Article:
1. To be legally sufficient in this state, a health care directive must:
Terms Used In North Dakota Code 23-06.5-05
- Deed: The legal instrument used to transfer title in real property from one person to another.
- Person: means an individual, organization, government, political subdivision, or government agency or instrumentality. See North Dakota Code 1-01-49
- Power of attorney: A written instrument which authorizes one person to act as another's agent or attorney. The power of attorney may be for a definite, specific act, or it may be general in nature. The terms of the written power of attorney may specify when it will expire. If not, the power of attorney usually expires when the person granting it dies. Source: OCC
- State: when applied to the different parts of the United States, includes the District of Columbia and the territories. See North Dakota Code 1-01-49
- Verified: means sworn to before an officer authorized to administer oaths. See North Dakota Code 1-01-42
- written: include "typewriting" and "typewritten" and "printing" and "printed" except in the case of signatures and when the words are used by way of contrast to typewriting and printing. See North Dakota Code 1-01-37
a. Be in writing;
b. Be dated;
c. State the principal’s name;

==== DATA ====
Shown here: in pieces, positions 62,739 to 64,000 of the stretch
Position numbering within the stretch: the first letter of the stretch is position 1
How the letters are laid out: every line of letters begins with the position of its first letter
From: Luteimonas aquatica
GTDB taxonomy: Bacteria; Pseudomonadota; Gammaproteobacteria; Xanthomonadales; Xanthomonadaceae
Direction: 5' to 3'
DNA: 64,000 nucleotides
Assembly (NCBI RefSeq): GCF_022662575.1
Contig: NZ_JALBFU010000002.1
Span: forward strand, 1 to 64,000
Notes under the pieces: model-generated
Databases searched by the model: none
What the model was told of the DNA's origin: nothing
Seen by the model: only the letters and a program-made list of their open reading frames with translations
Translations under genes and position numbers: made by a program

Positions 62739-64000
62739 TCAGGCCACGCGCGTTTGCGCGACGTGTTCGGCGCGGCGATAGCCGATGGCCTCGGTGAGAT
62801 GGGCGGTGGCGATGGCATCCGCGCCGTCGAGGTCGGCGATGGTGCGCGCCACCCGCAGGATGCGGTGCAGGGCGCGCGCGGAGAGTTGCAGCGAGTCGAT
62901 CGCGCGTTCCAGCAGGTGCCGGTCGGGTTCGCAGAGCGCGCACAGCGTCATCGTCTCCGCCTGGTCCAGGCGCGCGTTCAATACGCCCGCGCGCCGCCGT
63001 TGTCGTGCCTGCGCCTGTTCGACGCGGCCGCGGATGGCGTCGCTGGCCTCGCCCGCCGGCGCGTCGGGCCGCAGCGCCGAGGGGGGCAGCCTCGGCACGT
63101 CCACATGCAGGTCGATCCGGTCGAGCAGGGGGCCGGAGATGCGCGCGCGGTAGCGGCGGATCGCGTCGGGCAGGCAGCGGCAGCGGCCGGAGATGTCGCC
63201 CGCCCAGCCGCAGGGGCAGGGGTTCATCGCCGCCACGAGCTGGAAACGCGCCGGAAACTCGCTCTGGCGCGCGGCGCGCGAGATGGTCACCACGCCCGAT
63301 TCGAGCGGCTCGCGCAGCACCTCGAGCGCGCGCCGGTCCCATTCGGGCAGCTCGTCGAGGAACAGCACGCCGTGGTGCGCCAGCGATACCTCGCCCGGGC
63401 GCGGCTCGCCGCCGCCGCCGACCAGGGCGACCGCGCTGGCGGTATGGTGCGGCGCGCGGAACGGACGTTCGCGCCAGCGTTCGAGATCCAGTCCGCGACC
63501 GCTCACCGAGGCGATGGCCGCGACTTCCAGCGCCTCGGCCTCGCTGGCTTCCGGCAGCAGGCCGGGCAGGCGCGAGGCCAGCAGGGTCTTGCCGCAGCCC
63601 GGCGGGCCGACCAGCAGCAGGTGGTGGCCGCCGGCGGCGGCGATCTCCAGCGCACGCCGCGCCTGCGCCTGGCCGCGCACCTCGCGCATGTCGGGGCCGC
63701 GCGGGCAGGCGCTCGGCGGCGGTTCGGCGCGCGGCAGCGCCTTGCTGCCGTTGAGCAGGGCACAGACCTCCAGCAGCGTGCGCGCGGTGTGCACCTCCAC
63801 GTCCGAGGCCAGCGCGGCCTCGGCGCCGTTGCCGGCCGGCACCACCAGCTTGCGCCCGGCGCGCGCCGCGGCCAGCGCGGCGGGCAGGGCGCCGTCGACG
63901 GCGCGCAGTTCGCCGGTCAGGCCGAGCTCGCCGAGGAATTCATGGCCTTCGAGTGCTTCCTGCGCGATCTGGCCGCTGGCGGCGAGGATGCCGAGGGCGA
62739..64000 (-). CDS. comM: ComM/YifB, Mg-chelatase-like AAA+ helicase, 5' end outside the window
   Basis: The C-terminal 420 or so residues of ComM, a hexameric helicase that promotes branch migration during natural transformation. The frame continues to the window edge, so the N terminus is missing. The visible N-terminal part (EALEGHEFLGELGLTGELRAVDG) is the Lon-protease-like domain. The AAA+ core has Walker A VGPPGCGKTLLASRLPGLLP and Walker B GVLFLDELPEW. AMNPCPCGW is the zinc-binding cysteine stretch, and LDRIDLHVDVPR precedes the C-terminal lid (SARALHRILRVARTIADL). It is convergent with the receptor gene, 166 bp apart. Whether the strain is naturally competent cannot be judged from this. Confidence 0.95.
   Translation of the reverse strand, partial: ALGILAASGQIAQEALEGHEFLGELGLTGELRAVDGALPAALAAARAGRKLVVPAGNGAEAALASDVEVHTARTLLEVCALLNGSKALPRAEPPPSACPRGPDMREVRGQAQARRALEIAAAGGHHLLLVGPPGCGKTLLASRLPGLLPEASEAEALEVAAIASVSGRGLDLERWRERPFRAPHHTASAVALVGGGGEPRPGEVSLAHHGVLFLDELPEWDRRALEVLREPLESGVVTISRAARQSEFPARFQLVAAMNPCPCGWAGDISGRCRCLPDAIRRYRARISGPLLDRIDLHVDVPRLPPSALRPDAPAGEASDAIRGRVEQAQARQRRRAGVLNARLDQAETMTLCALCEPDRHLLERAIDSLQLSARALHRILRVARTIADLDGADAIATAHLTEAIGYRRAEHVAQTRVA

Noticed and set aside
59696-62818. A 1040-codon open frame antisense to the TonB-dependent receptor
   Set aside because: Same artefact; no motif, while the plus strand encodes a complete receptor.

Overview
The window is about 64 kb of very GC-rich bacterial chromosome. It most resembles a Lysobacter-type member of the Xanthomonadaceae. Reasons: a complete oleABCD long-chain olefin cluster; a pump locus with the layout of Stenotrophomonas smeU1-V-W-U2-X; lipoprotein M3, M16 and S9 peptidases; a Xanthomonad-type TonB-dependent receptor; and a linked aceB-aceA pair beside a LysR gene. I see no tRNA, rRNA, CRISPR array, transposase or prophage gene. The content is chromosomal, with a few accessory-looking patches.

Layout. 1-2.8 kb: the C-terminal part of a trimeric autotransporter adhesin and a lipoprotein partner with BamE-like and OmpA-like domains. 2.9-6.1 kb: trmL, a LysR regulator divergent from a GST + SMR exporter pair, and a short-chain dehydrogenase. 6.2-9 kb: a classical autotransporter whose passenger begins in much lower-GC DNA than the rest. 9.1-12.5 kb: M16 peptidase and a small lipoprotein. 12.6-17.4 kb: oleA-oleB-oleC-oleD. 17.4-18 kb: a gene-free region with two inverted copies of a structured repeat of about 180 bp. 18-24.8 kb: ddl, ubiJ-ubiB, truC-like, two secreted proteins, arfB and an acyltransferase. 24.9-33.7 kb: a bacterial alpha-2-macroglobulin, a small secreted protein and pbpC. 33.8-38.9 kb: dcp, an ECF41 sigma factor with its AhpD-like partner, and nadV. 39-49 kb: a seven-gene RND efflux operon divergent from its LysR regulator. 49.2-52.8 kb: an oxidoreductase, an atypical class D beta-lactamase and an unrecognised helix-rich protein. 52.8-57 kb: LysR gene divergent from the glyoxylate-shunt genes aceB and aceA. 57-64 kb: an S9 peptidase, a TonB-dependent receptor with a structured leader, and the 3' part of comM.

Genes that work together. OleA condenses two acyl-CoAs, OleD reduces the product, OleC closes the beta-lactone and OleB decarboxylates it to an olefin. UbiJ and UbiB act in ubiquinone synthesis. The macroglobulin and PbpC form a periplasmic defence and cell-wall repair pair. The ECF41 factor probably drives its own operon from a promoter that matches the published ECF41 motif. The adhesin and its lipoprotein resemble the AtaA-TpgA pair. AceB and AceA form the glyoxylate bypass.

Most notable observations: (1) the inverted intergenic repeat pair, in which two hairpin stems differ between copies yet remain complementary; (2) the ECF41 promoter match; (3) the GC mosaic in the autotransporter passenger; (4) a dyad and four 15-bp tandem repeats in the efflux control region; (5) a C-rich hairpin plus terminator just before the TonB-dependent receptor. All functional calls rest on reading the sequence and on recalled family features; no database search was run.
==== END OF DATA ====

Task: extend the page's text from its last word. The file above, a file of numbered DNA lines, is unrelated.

d. Be executed by a principal with capacity to do so with the signature of the principal or with the signature of another person authorized by the principal to sign on behalf of the principal;
e. Contain verification of the principal’s signature or the signature of the person authorized by the principal to sign on behalf of the principal, either by a notary public or by witnesses as provided under this chapter; and
f. Include a health care instruction or a power of attorney for health care, or both.
2. A health care directive must be signed by the principal and that signature must be verified by a notary public or at least two or more subscribing witnesses who are at least eighteen years of age. A person notarizing the document may be an employee of a health care or long-term care provider providing direct care to the principal. At least one witness to the execution of the document must not be a health care or long-term care provider providing direct care to the principal or an employee of a health care or long-term care provider providing direct care to the principal on the date of execution. The notary public or any witness may not be, at the time of execution, the agent, the principal’s spouse or heir, a person related to the principal by blood, marriage, or adoption, a person entitled to any part of the estate of the principal upon the death of the principal under a will or deed in existence or by operation of law, any other person who has, at the time of execution, any claims against the estate of the principal, a person directly financially responsible for the principal’s medical care, or the attending physician of the principal. If the principal is physically unable to sign, the directive may be signed by the principal’s name being written by some other person in the principal’s presence and at the principal’s express direction.